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Top Project Management Myths: Part 1

by Susan Fennema

I have made a career in project management. I have so much passion for helping companies realize the sense of calm, efficiency and business growth that a project manager can bring. But over the years I have certainly seen some misconceptions and myths out there about what project managers do and don’t do, or the value they do or don’t bring. So today I am going to tackle the most common project management myths out there with this new project management myths series. Many of these myths come from not understanding what a project manager actually does, and the intangible value they bring. Alright, let’s go bust some myths!

Project Management Myth #1:  “I have a  project management tool… I don’t need a project manager”

Project management and collaboration tools like Teamwork are great. More than great. My team and I live by Teamwork. Tools are imperative for every single project so you can assign tasks to a responsible party with due dates, build schedules, track work, communicate, and pull up task lists by each individual. But are they a replacement for a project manager? Going to bust this myth… no!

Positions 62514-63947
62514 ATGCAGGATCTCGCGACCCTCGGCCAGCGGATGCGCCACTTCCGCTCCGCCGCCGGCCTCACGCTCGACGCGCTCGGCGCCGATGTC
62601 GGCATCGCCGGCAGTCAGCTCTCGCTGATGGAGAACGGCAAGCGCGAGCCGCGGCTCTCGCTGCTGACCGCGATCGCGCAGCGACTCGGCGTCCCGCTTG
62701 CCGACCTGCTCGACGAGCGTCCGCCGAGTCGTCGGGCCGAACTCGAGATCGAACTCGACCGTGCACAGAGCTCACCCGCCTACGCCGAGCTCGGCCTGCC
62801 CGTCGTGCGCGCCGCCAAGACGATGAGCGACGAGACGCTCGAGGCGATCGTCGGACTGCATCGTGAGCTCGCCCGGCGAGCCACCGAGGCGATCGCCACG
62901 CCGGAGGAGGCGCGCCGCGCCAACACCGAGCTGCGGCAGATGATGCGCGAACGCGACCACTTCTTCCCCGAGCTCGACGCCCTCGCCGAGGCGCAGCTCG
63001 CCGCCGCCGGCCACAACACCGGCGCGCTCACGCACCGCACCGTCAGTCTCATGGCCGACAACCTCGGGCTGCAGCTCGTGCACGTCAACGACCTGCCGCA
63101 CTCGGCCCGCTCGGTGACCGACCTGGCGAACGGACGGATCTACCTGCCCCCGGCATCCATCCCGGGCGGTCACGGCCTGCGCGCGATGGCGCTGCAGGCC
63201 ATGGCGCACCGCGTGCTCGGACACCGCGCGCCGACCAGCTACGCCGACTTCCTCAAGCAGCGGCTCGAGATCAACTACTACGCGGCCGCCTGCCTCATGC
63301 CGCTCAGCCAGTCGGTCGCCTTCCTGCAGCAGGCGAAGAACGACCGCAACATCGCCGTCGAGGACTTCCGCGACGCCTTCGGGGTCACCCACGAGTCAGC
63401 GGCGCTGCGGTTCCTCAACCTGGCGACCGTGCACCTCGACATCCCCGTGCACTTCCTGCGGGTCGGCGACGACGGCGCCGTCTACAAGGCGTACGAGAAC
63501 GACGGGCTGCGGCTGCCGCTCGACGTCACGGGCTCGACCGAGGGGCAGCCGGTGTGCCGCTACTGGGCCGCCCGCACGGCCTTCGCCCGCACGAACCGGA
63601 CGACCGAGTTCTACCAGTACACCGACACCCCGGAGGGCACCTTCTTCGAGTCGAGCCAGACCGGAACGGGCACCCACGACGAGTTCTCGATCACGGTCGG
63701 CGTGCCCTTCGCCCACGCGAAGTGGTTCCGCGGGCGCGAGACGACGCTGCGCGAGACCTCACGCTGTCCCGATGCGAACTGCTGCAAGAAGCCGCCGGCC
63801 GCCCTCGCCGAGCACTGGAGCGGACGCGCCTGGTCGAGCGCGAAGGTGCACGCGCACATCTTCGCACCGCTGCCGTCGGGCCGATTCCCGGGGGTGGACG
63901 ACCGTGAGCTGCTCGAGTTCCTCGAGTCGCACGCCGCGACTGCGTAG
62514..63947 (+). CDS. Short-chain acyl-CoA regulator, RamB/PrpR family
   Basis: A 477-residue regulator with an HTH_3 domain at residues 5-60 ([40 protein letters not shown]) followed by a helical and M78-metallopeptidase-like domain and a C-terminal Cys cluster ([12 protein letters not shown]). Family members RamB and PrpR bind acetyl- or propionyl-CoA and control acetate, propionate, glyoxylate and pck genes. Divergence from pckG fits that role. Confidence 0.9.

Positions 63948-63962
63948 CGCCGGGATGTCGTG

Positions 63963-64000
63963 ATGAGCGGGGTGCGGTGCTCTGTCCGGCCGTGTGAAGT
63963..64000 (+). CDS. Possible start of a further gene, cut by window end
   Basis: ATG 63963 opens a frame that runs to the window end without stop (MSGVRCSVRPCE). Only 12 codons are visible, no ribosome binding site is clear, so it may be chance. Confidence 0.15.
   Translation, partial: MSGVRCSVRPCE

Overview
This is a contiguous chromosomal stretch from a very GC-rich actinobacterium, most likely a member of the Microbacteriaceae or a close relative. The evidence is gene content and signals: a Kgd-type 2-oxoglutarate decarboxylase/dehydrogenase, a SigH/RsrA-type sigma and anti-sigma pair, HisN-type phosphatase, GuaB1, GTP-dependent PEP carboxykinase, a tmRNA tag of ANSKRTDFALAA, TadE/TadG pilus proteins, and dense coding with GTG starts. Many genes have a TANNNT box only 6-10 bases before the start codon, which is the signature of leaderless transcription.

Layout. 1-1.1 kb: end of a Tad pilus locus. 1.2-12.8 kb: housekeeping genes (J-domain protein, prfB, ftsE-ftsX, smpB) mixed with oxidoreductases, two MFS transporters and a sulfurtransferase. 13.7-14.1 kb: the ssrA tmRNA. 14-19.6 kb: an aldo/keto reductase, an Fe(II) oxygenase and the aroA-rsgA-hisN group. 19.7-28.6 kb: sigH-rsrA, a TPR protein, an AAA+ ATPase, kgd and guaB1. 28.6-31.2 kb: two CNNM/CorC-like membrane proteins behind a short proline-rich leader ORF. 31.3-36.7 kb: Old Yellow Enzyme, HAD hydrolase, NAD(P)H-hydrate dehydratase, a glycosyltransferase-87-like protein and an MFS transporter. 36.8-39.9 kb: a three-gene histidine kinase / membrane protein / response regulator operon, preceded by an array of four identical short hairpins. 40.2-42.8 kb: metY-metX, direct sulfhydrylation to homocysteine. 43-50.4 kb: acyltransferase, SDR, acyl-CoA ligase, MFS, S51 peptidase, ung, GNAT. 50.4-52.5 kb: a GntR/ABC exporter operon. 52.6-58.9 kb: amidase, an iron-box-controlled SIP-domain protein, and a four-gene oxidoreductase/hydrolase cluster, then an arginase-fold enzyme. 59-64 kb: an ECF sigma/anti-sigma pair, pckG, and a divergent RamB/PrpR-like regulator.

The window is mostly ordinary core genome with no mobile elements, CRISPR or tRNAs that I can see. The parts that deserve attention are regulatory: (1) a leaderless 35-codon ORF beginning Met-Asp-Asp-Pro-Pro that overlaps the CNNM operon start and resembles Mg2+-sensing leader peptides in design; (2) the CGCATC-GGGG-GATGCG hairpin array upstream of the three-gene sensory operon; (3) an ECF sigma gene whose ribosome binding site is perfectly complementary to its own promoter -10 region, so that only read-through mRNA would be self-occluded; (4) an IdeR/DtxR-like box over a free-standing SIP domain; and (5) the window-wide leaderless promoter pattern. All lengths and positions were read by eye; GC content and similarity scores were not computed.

Have you ever heard the saying “a fool with a tool is still a fool?” You can have the best tools out there that money can buy, but if you don’t understand how to manage a project, it will be worthless. A tool alone will not get the project done. Many project management tools also require maintenance and upkeep to continue to work as they are designed to, regardless of how efficient or talented your team is. Someone’s gotta run that too.